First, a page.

Transcribe your podcast

I'm trying to replicate what I miss about grad school. That's what you've been doing from day one. That's been clear.


But to with greater and greater degrees of brains in this. Welcome to You're Wrong about the podcast that scratches on old books until a bunch of spiders come out.


I really like how we got there. I really like that one. We did it. Can you tell us the meaning of that metaphor for people who haven't been following the spider dream? No type in the story so far.


Nobody should be listening to this unless they've listened to the first three episodes. I'm not going to do a detailed recap, because if you're coming in at this point, something has gone technologically wrong with your telephone and you've clicked on the wrong podcast.


So go back to Episode one and find out what the spider thing.


It's because you're coming in at part four of a book club about a Satanic Panic paperback.


And I cannot begin to summarize the insanity that has gone on in this book so far.


Can we tell people who we are? At least I am Michael Hobbs. I'm a reporter for the Huffington Post.


I'm Sarah Marshall. I'm working on a book about the satanic panic. And we are on Patriot Act at on dotcoms. You're wrong about and lots of other places. And it's quarantined. So it's also chill if that's not something you want to do right now.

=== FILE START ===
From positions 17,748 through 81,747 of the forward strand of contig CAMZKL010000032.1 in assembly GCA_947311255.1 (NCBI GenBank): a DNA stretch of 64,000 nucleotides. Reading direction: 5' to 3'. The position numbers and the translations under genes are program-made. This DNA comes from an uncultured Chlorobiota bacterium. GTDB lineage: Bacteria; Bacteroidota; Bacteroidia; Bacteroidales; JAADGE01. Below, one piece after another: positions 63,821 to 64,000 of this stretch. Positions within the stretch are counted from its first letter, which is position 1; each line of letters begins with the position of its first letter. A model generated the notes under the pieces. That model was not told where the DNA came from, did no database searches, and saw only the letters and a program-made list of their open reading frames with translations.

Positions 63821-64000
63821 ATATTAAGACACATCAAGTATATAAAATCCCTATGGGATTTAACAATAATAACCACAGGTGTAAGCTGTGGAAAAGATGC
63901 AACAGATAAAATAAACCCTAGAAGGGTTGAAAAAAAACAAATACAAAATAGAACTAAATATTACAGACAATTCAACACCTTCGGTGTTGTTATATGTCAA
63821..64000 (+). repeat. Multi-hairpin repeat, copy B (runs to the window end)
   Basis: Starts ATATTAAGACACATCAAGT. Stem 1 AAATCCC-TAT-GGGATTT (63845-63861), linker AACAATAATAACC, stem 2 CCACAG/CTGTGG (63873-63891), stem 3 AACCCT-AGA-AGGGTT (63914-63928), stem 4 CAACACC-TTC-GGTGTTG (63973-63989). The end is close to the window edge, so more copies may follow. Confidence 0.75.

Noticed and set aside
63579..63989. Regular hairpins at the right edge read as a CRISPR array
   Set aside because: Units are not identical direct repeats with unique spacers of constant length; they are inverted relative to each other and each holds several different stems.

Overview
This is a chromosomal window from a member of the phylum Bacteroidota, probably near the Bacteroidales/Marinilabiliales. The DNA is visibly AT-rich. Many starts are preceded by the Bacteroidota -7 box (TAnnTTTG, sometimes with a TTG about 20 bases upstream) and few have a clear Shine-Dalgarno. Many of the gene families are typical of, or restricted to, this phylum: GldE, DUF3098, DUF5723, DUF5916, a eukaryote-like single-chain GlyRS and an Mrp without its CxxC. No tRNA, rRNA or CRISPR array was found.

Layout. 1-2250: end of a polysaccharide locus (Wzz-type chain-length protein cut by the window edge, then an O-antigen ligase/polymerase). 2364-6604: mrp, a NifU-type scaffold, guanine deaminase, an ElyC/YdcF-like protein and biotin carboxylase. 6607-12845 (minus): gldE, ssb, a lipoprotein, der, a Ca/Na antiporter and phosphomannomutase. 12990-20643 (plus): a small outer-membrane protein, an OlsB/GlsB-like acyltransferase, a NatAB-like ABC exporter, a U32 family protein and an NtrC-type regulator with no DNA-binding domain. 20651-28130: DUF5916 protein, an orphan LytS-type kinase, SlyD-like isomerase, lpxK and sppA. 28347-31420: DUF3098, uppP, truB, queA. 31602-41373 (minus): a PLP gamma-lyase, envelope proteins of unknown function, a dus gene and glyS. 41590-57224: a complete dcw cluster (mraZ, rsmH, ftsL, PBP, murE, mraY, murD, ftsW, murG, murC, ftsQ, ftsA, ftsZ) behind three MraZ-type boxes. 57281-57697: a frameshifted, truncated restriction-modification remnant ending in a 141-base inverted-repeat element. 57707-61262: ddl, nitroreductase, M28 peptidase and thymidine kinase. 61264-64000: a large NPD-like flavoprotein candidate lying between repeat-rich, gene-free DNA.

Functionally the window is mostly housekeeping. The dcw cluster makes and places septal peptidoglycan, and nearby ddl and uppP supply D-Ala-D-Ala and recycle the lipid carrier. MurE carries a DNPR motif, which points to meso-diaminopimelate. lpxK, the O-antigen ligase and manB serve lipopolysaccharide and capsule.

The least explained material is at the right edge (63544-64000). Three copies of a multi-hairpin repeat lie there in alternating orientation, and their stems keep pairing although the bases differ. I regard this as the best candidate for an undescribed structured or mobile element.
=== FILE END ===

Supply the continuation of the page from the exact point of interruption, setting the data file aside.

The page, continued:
Happy Team are working. And today we're doing part four of our exploration of Michelle Remembers.


Mm hmm. Mike, I would like to summarize in terms of what has been interesting to you so far, when you think about the I mean, we've only covered a hundred and twenty nine pages of text and feels like we've been it feels like this book has already been like four hundred pages long.


And you know what I was thinking?


I think there's like an interesting, like nesting doll phenomenon here of unease, because I think it would be very easy to read this book and I don't know what the sort of debunking were like, but you could easily debunk this book with being like, here's this woman who is making up all of these visions and she's the one that started the satanic panic.


But to me, I feel like the real ethical problem is there's this weird compounding structure where what she did I actually find somewhat understandable where she's responding to this coaching from her doctor. And what her doctor did is a hundred times worse because he's basically using his professional credentials to amplify these statements that she's making and to reinforce them in her mind. And then the publisher of the book is 100 times more unethical than Dr. Pasteur.


Michelle made some bad decisions, but Thomas Cochrane ultimately made the worst decision to publish this book, to massage it in the way that he did, because it's written HeLa Dan Brown Ugly and to publish it as nonfiction and be really, really, really insistent that no, no, we know it sounds bananas, but it happened exactly as described.